Covid-19 caused 8% of Netherlands deaths in first quarter
The coronavirus was still a common cause of death at the beginning of this year. In the first quarter of this year, 3,480 people in the Netherlands died of Covid-19, Statistics Netherlands (CBS) calculated. That is 8.1 percent of the total number of deaths in the first three months of 2022.
CBS based its figures on established causes of death. Information about this is generally passed on to the stats office later than reports of the death itself. That is why a clear picture of the causes of death can only form after a few months.
Compared to the first quarter of 2021, the number of deaths attributable to the coronavirus was more than half lower at the beginning of this year. In the first three months of 2021, 8,964 people in the Netherlands died from Covid-19, 19 percent of the total deaths.
At the beginning of this year, the Omicron variant was dominant in the Netherlands. This variant usually makes people less sick than its predecessors, but the number of infections was very high, especially in February. Every day tens of thousands of people received a positive test result from the GGD.
Mortality from Covid-19 was highest in March. Then, according to CBS figures, 1,443 people died of the disease caused by the coronavirus. In January, 1,004 people died of Covid-19, and in February, 1,033. Most (62 percent) were 80 years old or older. About 8 percent of the people who died of the coronavirus at the beginning of this year were younger than 65.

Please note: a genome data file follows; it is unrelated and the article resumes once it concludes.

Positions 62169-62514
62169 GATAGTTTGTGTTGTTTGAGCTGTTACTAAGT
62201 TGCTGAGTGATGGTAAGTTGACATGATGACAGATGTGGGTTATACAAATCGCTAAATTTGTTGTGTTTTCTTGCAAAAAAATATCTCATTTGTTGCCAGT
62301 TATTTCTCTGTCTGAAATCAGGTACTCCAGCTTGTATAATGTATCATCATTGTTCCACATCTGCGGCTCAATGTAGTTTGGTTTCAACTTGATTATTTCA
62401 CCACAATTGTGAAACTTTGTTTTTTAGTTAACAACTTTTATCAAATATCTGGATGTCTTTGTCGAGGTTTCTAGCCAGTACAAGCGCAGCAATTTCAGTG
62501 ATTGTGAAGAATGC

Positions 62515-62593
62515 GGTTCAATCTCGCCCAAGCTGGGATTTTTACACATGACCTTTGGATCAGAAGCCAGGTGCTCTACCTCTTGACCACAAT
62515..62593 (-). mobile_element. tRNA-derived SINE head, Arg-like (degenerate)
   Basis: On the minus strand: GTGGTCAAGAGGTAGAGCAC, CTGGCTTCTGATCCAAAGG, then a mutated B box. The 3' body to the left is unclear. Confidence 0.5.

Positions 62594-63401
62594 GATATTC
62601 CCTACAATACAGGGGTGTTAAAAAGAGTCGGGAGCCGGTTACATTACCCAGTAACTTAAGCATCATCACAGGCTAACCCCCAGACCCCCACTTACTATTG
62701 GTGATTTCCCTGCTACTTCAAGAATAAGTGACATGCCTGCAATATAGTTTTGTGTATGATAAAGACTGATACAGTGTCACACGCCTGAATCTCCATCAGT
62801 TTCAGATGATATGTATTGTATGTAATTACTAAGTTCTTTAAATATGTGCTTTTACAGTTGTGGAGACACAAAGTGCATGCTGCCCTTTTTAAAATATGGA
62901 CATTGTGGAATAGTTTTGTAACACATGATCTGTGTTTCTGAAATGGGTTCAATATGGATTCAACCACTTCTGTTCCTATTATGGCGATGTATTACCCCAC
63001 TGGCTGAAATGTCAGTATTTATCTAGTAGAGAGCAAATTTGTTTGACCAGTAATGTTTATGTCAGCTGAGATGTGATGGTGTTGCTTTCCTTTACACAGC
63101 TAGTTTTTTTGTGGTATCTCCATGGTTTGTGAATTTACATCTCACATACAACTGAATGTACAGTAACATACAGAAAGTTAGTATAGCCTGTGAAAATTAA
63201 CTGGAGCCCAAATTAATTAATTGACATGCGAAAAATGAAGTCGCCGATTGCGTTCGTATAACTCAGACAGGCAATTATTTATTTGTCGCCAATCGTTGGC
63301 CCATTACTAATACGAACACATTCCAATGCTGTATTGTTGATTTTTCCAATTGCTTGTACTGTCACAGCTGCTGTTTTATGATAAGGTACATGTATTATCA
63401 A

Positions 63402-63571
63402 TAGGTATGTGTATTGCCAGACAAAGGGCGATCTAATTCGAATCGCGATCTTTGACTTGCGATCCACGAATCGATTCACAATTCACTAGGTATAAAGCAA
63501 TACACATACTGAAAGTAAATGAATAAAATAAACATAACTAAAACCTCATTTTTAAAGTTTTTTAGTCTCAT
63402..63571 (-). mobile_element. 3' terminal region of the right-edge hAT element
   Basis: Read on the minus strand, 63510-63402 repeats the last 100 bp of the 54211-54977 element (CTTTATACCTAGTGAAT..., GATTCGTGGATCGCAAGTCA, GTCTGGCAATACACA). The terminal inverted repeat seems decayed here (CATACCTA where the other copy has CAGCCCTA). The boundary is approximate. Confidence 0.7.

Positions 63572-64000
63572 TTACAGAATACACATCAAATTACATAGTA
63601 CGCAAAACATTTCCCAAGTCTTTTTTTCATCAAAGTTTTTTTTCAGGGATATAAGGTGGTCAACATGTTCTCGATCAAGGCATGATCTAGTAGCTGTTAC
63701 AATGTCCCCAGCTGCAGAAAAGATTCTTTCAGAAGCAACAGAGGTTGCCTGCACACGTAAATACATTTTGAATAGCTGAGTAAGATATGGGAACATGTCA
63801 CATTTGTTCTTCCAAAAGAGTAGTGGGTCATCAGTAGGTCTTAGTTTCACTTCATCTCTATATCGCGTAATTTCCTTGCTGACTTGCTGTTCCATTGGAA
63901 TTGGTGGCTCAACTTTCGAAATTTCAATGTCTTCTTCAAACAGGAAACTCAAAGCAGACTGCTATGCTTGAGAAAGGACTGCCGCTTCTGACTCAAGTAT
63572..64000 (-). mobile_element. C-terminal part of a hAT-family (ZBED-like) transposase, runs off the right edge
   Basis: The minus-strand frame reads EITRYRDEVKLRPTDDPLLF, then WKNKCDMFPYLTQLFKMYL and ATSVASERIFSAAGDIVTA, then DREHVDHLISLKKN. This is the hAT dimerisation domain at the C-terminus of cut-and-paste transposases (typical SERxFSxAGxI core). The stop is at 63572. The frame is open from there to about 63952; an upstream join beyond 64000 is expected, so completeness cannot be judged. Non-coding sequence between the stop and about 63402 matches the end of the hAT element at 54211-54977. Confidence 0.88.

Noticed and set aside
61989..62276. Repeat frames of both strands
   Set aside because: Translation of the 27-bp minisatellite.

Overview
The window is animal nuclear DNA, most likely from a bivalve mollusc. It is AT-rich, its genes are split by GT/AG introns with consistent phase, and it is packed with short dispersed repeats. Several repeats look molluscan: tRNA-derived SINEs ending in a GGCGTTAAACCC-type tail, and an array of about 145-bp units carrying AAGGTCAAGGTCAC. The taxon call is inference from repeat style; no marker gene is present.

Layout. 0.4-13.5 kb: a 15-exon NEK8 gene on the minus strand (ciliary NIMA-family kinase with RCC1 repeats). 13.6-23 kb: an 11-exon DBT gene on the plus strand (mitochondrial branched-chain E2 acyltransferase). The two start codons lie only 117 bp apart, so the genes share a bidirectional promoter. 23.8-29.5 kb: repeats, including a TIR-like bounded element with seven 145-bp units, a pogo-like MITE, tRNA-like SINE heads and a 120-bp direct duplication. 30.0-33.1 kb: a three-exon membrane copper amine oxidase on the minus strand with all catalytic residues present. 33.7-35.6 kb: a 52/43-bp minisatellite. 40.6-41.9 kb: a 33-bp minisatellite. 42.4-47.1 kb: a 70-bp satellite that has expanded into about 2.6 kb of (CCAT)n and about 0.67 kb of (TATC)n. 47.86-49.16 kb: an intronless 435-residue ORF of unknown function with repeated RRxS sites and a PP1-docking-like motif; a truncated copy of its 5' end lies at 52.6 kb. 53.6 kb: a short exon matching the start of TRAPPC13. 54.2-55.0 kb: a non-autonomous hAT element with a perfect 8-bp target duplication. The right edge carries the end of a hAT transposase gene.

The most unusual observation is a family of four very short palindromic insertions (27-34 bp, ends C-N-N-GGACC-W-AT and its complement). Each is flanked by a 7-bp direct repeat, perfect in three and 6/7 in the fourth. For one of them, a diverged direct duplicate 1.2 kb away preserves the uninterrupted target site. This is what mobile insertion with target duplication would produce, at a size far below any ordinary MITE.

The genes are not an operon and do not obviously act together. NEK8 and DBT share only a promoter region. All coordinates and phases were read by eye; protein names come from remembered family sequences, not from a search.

Despite the coronavirus deaths, the total number of deaths at the beginning of this year was not remarkably high, according to CBS. There was no excess mortality. In January and February, slightly fewer people died than would have been expected based on previous years. Cancer, cardiovascular and mental health and nervous system disorders, including Alzheimer’s disease, were the most common causes of death.
According to the stats office, the coronavirus has caused 43,245 deaths in the Netherlands since the start of the outbreak in early 2020. Some of these deaths were diagnosed based on symptoms and not confirmed by a positive test.
Reporting by ANP